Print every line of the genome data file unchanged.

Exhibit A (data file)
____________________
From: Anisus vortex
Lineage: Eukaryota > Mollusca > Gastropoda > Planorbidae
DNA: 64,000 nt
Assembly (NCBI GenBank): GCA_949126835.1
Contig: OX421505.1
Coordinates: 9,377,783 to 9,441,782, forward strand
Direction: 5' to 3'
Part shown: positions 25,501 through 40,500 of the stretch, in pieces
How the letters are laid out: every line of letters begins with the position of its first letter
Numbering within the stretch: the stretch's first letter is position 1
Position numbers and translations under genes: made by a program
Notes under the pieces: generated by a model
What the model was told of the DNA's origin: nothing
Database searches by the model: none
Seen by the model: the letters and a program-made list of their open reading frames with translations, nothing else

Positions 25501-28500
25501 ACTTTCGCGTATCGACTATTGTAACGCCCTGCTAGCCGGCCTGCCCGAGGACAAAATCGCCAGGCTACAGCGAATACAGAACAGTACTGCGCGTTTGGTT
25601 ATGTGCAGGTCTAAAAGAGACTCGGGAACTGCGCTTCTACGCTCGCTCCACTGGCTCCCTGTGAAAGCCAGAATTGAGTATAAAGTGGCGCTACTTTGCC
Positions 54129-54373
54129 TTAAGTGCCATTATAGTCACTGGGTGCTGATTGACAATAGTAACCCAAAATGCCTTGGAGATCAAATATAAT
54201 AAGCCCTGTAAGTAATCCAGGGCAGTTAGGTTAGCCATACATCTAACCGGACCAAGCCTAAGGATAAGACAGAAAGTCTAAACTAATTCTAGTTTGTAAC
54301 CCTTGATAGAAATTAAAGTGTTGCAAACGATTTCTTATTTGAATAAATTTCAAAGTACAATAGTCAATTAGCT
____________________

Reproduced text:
From: Anisus vortex
Lineage: Eukaryota > Mollusca > Gastropoda > Planorbidae
DNA: 64,000 nt
Assembly (NCBI GenBank): GCA_949126835.1
Contig: OX421505.1
Coordinates: 9,377,783 to 9,441,782, forward strand
Direction: 5' to 3'
Part shown: positions 25,501 through 40,500 of the stretch, in pieces
How the letters are laid out: every line of letters begins with the position of its first letter
Numbering within the stretch: the stretch's first letter is position 1
Position numbers and translations under genes: made by a program
Notes under the pieces: generated by a model
What the model was told of the DNA's origin: nothing
Database searches by the model: none
Seen by the model: the letters and a program-made list of their open reading frames with translations, nothing else

Positions 25501-28500
25501 ACTTTCGCGTATCGACTATTGTAACGCCCTGCTAGCCGGCCTGCCCGAGGACAAAATCGCCAGGCTACAGCGAATACAGAACAGTACTGCGCGTTTGGTT
25601 ATGTGCAGGTCTAAAAGAGACTCGGGAACTGCGCTTCTACGCTCGCTCCACTGGCTCCCTGTGAAAGCCAGAATTGAGTATAAAGTGGCGCTACTTTGCC
Positions 54129-54373
54129 TTAAGTGCCATTATAGTCACTGGGTGCTGATTGACAATAGTAACCCAAAATGCCTTGGAGATCAAATATAAT
54201 AAGCCCTGTAAGTAATCCAGGGCAGTTAGGTTAGCCATACATCTAACCGGACCAAGCCTAAGGATAAGACAGAAAGTCTAAACTAATTCTAGTTTGTAAC
54301 CCTTGATAGAAATTAAAGTGTTGCAAACGATTTCTTATTTGAATAAATTTCAAAGTACAATAGTCAATTAGCT